Bowel Cancer Awareness Month - June 2017

bowel cancer

June is Bowel Cancer Awareness Month - a great time to promote bowel cancer screening and the National Bowel Cancer Screening Program (NBCSP). Importantly, if found early 9 out of 10 cases of bowel cancer can be successfully treated.

General Practice and the National Bowel Cancer Screening Program

The National Bowel Cancer Screening Program saves lives – but it can only work with the support of general practices. The evidence is clear that a recommendation from a primary healthcare provider is an important motivator for participation in bowel cancer screening.

How does the National Bowel Cancer Screening Program work?

The Program mails eligible 50 -74 year olds bowel screening kits to complete at home. An online eligibility calculator is available at www.cancerscreening.gov.au/eligibility

Why is bowel screening important?

  • Australia has one of the highest rates of bowel cancer in the world - around 17,000 people are diagnosed each year.
  • If found early 9 out of 10 cases of bowel cancer can be successfully treated.
  • Around 9 out of 10 Australians diagnosed with bowel cancer are over 50 years old.

Get involved

2017 NBCSP Monitoring Report Released

The Australian Institute of Health and Welfare recently released the 2017 NBCSP Monitoring Report. The report includes data on participation rates, including:

  • an overall participation rate of 39% for 2014 and 2015, up from 37% in the previous two year period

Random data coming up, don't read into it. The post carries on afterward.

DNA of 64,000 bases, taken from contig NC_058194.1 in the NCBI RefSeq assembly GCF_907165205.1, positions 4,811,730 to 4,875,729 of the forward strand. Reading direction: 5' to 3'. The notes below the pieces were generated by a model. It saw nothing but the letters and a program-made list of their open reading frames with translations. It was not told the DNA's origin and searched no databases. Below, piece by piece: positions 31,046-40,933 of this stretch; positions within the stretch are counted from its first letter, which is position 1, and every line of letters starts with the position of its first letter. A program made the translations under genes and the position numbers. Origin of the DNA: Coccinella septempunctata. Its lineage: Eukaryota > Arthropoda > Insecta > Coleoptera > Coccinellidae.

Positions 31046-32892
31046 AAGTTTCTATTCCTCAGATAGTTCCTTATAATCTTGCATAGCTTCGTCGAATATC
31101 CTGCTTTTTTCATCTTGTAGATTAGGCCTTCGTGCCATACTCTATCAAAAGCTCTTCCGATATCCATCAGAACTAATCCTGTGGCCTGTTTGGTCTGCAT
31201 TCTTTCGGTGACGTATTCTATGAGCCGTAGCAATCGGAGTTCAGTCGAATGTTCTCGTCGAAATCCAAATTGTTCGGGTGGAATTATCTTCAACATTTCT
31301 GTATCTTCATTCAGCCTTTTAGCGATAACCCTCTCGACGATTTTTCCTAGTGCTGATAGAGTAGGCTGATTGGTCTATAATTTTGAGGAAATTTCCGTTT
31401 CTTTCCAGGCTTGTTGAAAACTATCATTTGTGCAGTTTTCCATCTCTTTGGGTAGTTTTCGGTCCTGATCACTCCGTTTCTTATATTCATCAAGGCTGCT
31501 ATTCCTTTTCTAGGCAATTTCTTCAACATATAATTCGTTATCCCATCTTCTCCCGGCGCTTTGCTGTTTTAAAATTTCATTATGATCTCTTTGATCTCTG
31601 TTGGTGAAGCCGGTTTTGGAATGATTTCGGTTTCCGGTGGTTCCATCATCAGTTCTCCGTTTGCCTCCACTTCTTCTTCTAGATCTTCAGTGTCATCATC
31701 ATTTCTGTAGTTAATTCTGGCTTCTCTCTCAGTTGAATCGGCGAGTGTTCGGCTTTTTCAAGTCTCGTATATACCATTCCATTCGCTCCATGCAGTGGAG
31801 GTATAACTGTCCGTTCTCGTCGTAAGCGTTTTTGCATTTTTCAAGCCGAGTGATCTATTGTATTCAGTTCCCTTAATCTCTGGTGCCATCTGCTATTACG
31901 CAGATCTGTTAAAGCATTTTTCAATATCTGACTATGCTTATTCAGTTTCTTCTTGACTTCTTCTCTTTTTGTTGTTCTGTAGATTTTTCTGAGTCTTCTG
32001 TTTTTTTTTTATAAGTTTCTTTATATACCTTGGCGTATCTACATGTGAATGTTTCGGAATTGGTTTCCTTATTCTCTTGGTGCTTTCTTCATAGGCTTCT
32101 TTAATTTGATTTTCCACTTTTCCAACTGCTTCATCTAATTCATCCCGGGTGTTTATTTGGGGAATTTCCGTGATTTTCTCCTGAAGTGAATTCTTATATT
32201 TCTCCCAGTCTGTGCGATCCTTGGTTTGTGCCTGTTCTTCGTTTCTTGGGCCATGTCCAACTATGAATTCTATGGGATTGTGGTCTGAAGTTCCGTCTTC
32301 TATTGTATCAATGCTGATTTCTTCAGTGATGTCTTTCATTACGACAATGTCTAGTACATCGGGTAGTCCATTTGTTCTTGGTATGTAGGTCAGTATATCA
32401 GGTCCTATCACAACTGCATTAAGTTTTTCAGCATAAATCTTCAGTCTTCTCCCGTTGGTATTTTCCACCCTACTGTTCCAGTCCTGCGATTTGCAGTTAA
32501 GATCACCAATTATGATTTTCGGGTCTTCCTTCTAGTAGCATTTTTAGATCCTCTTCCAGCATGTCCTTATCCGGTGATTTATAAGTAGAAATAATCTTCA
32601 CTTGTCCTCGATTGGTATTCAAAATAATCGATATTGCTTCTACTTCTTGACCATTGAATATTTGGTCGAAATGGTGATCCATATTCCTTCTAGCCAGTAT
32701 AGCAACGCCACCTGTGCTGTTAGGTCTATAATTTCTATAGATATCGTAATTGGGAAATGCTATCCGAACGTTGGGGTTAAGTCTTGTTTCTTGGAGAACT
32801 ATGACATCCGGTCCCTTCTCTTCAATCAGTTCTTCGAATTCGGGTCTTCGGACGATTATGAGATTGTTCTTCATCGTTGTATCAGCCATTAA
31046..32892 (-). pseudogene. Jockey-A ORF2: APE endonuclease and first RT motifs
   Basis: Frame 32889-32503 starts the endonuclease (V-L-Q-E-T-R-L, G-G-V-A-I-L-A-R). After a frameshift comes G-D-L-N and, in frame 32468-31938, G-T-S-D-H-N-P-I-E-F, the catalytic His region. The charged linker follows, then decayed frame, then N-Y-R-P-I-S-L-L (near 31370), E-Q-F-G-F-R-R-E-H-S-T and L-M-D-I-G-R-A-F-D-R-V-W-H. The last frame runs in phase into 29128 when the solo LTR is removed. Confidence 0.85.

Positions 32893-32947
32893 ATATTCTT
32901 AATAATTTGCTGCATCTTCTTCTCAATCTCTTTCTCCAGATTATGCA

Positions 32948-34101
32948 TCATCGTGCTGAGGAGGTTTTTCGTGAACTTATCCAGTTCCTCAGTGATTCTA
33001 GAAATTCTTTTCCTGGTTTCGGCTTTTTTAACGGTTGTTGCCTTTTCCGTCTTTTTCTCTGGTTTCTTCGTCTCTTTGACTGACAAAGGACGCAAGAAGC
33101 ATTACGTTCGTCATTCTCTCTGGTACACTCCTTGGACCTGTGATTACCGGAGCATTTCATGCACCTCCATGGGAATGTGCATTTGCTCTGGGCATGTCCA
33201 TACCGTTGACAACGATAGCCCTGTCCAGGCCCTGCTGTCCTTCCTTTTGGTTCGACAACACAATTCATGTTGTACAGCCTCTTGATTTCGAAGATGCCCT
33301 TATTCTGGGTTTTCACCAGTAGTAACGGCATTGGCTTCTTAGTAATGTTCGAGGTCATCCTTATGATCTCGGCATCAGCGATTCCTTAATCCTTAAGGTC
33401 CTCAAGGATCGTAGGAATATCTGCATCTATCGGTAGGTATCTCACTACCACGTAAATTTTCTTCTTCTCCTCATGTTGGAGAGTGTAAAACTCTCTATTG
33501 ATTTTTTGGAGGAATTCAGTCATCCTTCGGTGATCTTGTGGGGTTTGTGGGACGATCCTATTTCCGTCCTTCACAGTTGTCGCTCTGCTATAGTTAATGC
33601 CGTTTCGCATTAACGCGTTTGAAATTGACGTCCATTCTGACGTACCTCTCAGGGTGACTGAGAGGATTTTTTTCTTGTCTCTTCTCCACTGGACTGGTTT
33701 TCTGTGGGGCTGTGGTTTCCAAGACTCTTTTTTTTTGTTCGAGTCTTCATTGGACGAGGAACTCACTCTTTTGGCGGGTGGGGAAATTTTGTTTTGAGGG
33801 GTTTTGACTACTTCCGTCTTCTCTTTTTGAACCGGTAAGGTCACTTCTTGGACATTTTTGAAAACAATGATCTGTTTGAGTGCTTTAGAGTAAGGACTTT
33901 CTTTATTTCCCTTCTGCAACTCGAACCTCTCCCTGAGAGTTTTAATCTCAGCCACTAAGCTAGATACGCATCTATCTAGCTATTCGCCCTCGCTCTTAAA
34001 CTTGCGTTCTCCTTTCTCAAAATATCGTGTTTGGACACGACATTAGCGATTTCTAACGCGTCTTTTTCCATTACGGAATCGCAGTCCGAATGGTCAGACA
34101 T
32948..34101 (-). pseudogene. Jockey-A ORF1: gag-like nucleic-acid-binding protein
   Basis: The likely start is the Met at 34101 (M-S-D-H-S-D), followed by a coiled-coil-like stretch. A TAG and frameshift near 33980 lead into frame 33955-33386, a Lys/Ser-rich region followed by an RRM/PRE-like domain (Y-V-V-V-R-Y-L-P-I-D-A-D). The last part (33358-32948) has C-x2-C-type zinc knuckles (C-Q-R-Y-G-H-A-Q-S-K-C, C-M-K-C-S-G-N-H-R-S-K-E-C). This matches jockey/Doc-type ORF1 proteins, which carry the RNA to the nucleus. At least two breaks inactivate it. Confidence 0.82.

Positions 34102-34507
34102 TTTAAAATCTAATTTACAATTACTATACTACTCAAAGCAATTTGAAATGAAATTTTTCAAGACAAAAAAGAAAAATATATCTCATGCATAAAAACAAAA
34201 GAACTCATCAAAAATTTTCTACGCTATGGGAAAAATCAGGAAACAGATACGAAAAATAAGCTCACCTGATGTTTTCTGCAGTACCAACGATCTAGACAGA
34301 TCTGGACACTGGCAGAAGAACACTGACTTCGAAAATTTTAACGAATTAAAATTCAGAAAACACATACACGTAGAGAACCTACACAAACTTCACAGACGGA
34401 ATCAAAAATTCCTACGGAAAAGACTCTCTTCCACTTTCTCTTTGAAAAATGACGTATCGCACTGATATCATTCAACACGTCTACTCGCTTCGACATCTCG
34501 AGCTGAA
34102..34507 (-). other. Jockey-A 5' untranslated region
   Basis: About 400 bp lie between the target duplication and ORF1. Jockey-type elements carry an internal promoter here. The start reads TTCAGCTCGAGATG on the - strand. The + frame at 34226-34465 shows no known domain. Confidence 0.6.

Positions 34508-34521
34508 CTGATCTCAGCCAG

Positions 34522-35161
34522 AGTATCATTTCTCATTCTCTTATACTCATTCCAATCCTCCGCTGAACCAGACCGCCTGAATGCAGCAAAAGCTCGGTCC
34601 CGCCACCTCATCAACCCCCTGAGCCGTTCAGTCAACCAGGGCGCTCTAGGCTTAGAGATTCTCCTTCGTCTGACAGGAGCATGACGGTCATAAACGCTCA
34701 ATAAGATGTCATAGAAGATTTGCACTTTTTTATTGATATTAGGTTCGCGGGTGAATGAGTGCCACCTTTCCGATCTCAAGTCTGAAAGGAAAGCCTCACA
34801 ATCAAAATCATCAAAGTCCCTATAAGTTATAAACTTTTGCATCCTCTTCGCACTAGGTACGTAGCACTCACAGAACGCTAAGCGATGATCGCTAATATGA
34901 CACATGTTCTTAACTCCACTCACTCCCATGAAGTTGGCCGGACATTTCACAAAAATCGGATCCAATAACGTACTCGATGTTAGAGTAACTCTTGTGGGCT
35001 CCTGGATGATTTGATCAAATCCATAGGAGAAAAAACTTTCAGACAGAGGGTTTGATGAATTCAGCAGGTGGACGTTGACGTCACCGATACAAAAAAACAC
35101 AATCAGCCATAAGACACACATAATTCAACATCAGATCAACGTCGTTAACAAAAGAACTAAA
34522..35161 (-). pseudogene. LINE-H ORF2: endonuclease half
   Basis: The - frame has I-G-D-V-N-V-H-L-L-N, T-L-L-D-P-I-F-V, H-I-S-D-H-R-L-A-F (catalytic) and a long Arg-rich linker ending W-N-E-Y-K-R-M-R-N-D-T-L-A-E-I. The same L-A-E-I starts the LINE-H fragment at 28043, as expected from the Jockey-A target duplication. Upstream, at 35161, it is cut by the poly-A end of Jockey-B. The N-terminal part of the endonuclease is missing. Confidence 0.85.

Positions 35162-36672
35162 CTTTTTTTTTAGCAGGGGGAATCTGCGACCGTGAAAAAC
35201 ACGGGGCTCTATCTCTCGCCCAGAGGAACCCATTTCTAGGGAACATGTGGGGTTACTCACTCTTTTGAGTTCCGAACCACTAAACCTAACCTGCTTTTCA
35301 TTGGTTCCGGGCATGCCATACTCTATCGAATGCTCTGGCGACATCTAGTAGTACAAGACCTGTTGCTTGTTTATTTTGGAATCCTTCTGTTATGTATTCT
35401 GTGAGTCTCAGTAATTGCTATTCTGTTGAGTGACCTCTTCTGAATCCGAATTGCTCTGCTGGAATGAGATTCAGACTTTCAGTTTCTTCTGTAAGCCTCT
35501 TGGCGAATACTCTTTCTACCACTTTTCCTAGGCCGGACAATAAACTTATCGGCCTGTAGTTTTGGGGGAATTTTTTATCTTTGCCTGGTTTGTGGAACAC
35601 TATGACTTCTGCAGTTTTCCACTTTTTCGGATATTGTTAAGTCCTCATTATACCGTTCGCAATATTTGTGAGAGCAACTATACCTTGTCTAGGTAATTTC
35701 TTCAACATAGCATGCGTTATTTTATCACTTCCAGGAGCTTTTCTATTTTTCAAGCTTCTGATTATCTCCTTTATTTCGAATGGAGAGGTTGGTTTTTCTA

• variable participation by jurisdiction – ranging from 29% in the Northern Territory to 46% in South Australia
  • lower participation for those living in remote and very remote areas and lower socio-economic areas
  • estimated participation rate for Indigenous Australians - 24%
  • higher participation for women than men (41% compared with 37%)
  • higher participation with increasing age, from 29% for people aged 50-54 to 53% for people aged 70-74

Based on the data available, the Report also notes that in 2015 about 41,000 Australians returned a positive screening test (blood detected). 70% of these people had reported a follow-up diagnostic assessment, with 1 in 29 diagnosed with a confirmed or suspected cancer and 1 in 8 having adenomas detected (which have the potential to become cancerous). This highlights the importance of promoting participation in the NBCSP.

Further information

Go to www.cancerscreening.gov.au/bowel or email the Program at NBCSP@health.gov.au